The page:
Do we need nature?


‘The most astonishing thing about this question,’ my friend told me ‘is the fact that it is asked at all.’

Twenty years earlier I learned that man could contemplate about anything, even questioning the very existence of things. ‘Why is there something rather than nothing?’ It is conundrums like these that our mind uses to make sense of the world through asking rather than answering. It is astonishing that we can imagine both the real and the unreal. Making a clear-cut distinction between the two is an ever lasting challenge for philosophers, theologians, and scientists alike. Yet such questions do not seem to bother farmers, capitalists, or even politicians, in short doers as opposed to thinkers. A farmer grows corn because his fellow man has to eat. Why contemplate the existence of corn or the necessity to eat? And so it goes with other ‘necessities’ of life. I call them the simple pleasures of life; to eat healthy, to love my wife and watch my children grow. These things are real. And because they are real, they give me peace of mind knowing that my life is not a wasted one.

The other night I woke up thinking about my friend and what he told me about nature. Not what nature is. That would be some naturalist treatise one can watch on PBS and National Geographic Explorer. No, he read to me from a thin paperback called ‘Writing Nature’. I have forgotten the name of the author and her arguments brought forward in this booklet, but I have not forgotten my friend’s message.

‘Writing nature is not writing a documentary about wildlife or a scientific report on climate change,’ my friend told me. ‘Writing nature is about the realization that despite our cultural progression the roots of all things human are firmly grounded in nature. Nature is all we have.’

I have to digress for a moment and tell you that my friend is a molecular biologist; someone who knows much about the biochemistry of living organisms. Thus he would be a guy with a special connection to nature. Turns out, my friend cannot name more than a few flowers and grasses growing in my backyard. At first I thought it was ignorance or at best indifference. Brushing my criticism aside he tried to convince me, and I guess himself, that modern biology will soon make a full circle, combining the molecular with the taxonomic systems botanists and zoologists have established over the last four centuries. ‘In time, biologists will make new use of the Linnaean system. For the time being,’ he exclaimed, ‘we need to understand as much as we can about the molecular mechanisms of the life cycles, diseases, and genetics of organisms.’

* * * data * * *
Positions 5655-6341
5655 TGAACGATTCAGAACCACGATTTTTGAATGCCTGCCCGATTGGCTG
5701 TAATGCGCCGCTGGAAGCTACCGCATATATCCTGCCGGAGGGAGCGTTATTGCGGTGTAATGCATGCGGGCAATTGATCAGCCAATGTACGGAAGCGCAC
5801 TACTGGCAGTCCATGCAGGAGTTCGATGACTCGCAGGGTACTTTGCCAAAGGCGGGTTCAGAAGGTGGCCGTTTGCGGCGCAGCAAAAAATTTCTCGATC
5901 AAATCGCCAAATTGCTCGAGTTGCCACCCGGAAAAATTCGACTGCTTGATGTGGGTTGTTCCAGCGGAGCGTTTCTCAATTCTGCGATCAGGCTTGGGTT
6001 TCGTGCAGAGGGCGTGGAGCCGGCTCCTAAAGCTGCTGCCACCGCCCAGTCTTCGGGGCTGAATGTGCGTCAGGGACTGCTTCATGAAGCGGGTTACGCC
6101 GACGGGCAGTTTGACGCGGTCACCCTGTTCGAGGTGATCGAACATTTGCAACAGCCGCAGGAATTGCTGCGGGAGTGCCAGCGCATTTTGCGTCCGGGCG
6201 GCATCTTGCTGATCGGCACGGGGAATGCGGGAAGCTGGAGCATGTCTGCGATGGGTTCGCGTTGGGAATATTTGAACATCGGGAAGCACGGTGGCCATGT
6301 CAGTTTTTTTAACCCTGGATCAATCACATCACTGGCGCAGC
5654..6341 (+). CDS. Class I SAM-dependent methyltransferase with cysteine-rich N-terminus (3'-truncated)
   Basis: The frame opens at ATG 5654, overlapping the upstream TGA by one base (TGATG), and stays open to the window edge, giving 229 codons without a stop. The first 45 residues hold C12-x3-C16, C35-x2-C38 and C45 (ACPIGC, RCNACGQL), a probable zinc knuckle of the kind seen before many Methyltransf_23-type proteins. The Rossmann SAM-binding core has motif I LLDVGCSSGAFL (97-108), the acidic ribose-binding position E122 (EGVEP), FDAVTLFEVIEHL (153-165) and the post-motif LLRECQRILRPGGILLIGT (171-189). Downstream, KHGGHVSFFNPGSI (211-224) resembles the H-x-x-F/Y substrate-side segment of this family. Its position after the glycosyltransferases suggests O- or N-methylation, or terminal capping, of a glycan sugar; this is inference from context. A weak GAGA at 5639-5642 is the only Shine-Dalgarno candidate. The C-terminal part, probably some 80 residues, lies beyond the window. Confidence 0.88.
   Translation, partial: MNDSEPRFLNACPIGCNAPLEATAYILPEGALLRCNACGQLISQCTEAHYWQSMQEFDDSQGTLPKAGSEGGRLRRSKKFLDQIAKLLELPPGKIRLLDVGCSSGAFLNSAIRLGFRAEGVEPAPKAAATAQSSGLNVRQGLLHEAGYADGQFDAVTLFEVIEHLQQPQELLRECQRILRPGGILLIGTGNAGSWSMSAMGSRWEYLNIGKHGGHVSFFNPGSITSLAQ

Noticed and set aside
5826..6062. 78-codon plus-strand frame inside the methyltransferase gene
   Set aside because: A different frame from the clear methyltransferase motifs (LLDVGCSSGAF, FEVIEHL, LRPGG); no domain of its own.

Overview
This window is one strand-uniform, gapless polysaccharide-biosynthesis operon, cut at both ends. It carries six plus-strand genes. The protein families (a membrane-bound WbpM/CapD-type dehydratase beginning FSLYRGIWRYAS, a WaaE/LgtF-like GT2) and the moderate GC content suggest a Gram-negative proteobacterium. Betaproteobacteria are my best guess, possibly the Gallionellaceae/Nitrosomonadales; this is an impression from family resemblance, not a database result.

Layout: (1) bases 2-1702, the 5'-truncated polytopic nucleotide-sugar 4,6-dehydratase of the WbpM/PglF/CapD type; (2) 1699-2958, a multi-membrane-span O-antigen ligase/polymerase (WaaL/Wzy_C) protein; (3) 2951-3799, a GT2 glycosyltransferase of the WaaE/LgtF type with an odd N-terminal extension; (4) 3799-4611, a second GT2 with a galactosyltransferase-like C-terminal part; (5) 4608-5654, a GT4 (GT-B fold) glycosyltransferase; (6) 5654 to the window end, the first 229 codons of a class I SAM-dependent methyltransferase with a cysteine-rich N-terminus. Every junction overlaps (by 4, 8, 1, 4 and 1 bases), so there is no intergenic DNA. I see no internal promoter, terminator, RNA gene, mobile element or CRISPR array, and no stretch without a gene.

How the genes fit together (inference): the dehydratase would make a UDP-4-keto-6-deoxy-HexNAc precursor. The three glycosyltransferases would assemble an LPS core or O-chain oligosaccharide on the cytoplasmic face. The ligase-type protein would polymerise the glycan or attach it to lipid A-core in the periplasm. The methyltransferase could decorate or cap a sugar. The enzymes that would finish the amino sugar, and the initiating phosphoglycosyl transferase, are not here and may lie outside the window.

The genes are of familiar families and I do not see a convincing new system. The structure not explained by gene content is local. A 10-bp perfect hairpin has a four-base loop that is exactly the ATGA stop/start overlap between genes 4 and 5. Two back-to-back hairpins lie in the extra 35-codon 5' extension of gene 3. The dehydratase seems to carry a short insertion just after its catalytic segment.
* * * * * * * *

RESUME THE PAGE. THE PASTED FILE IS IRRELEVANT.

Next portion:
‘Mechanism’ is one of my friend’s favorite words. He can explain the molecular machinery of photosynthesis and judging from the tone of his voice, carbon assimilation is to him what chimpanzees are to Jane Goodall; something of great importance. ‘But try to excite the average Joe about osmosis,’ he complained. I could empathize with the reluctance of Joe Average to get excited about biochemistry, not because monkey stories are more fascinating or relevant (not to my friend for all I know), but because they can be told in everyday language drawing from our own immediate experiences. Such immediacy of course is not given when it comes to biochemical reactions.

Barely awake I could still hear the frustration in my friend’s voice when talking about his experience explaining a molecular biologist’s view of life. ‘Most people,’ he went on, ‘resent the idea of equating nature with a bunch of chemical reactions.’ From all this, what I remember best is my friend’s forceful recollection. To him it is naïve to look at nature as something separate from man. This includes man’s activities, the language he uses, the objects he creates, and whatever cultural and technological advances result from all this. A particularly contentious point to him is the naturalist way of worshiping wilderness and the obligation of man to live as close to the ideal of what we call nature. To my friend, every activity of man independent of the degree of technology involved is equally artificial and an intrusion into nature. ‘Show me the pristine wilderness of a million years ago,’ he argued, ‘when man was but another rare predator prowling the earth. Is not all of today’s nature shaped by the presence of man, however indirect? Does what we call wilderness not resemble a garden, taken care of, landscaped, intruded, reshaped, and managed by man?’ he asked me. ‘Is our drive to protect the environment not a survival instinct to safeguard our assets and livelihood? We profess love for wild animals but we don’t let them roam our parks; in real life, we put nature at a safe distance.’